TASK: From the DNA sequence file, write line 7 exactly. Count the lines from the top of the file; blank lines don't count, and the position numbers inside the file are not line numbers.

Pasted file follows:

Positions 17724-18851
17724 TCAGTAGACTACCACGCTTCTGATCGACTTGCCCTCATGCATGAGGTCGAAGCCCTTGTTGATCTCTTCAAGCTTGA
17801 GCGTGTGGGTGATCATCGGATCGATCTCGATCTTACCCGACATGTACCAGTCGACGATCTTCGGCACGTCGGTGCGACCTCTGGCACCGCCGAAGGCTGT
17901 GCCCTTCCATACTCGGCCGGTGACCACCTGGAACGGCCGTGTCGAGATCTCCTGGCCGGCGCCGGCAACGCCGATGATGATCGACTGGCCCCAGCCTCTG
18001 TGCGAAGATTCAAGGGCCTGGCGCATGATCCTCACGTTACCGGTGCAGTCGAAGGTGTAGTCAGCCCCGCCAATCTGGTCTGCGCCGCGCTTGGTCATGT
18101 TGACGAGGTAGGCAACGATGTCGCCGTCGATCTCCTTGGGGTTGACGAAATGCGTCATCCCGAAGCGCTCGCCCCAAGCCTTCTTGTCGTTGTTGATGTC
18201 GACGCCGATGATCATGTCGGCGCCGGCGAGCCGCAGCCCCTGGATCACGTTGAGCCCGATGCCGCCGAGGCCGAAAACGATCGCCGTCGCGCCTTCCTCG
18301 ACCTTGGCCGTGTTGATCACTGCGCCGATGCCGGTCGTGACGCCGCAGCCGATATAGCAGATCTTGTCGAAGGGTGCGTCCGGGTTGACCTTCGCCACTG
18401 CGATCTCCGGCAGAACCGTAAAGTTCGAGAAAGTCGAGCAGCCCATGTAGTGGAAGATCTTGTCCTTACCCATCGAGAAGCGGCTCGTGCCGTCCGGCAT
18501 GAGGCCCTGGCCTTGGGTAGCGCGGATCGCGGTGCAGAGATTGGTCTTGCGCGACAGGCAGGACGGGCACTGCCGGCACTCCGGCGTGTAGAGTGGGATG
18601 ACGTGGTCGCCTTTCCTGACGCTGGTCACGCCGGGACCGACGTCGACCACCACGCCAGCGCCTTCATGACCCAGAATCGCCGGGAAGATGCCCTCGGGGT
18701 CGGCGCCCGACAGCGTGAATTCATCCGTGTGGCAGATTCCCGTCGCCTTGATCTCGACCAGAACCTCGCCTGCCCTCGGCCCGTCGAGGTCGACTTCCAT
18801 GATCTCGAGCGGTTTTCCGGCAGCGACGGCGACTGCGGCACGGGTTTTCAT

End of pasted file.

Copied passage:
18201 GACGCCGATGATCATGTCGGCGCCGGCGAGCCGCAGCCCCTGGATCACGTTGAGCCCGATGCCGCCGAGGCCGAAAACGATCGCCGTCGCGCCTTCCTCG